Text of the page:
Illinois Parenting Time: The Concept Formerly Known as “Visitation”

Traditionally, after a separation or divorce of parents, a schedule of visitation will be established to ensure that each parent has an opportunity to continue to maintain and grow their individual relationship with the child. The term “visitation,” however, is increasingly being seen in a negative light. As many courts attempt to find a more neutral term, Illinois family courts have replaced the term “visitation” with “parenting time.” The change in terminology is a nod to the growing trend among family courts to embrace the concept of equal parenting by different parties at different times, rather than using terms that imply one parent is the primary caretaker while the other has a lesser role in the child’s life.

Determining Parenting Time

As in all family law cases where children are involved, the focus of parenting time is to establish a joint schedule of parenting that is in the best interest of the child. Many parents are able to work together to create a parenting time schedule that is manageable for the parents while maximizing the benefits of co-parenting to the child. The parenting time schedule is then approved by the court.

However, in some cases, parents are unable to reach a decision allocating parental time; the court then weighs sixteen factors to create a parenting time schedule that is in the best interest of the child. Under Illinois law, the sixteen factors that the court will consider are:

  • The individual wishes of each parent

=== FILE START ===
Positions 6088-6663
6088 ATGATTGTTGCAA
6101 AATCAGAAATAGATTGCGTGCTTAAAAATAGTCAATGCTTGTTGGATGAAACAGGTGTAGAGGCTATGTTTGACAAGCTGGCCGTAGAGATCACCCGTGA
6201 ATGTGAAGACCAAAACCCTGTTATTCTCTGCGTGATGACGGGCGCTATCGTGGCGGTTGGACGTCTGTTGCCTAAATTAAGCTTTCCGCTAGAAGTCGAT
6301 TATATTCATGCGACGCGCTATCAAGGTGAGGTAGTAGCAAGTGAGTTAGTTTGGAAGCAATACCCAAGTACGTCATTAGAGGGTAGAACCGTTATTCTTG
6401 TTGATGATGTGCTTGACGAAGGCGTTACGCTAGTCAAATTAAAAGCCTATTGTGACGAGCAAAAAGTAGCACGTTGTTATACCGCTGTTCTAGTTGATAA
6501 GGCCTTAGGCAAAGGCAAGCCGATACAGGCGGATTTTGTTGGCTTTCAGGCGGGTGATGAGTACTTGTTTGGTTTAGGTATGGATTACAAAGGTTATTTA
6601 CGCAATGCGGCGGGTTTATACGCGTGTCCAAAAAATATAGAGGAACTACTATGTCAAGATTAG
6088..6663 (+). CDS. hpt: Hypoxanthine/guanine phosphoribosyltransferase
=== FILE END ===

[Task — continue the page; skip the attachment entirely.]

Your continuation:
• The wishes of the child, factoring in the child’s maturity and ability to express reasoned and independent preferences
  • The time each parent spent performing caretaking functions for the child in the 24 months before the filing of any petition for allocation of parental responsibilities or, if the child is under 2 years of age, since the child’s birth
  • Any prior agreement or course of conduct between the parents relating to caretaking functions for the child
  • The relationship between the child and each parent and siblings, as well as with any other person who may significantly impact the child’s best interests
  • The child’s adjustment to their home, school, and community
  • The mental and physical health of all individuals involved
  • The needs of the child
  • Transportation and distance between the parents’ residences, each parent’s and child’s schedules and the parents’ ability to cooperate
  • Whether a restriction on parenting time is appropriate
  • The existence of physical violence or threat of physical violence by the child’s parent directed against the child or other member of the household
  • The ability and willingness of each parent to place the needs of the child ahead of his or her own needs
  • The ability and willingness of each parent to facilitate and encourage a relationship between the other parent and the child
  • The existence of abuse against the child or other member of the household
  • Whether one of the parents is a convicted sex offender or lives with a convicted sex offender and, if so, the exact nature of the offense and applicable treatment the offender has successfully participated in
  • The terms of a parent’s military family-care plan that a parent must complete before deployment, if applicable
  • Any other factor that the court finds to be relevant to the child’s best interests

Quality legal services for your family

At Lake Cook Legal Solutions, LLC, we pride ourselves in providing quality family law services to clients in the Chicago area. To learn more about parenting time or to schedule a consultation, please visit our website at www.lakecooklaw.com or contact us by telephone at (847) 387-5559.

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Written by Lake Cook Legal Solutions, LLC

Lake Cook Legal Solutions, LLC

Lake Cook Legal Solutions has been helping people throughout Lake, Cook, McHenry, and DuPage counties since 2012. We focus our practice on matters involving Illinois families—namely Family Law and Estate Planning.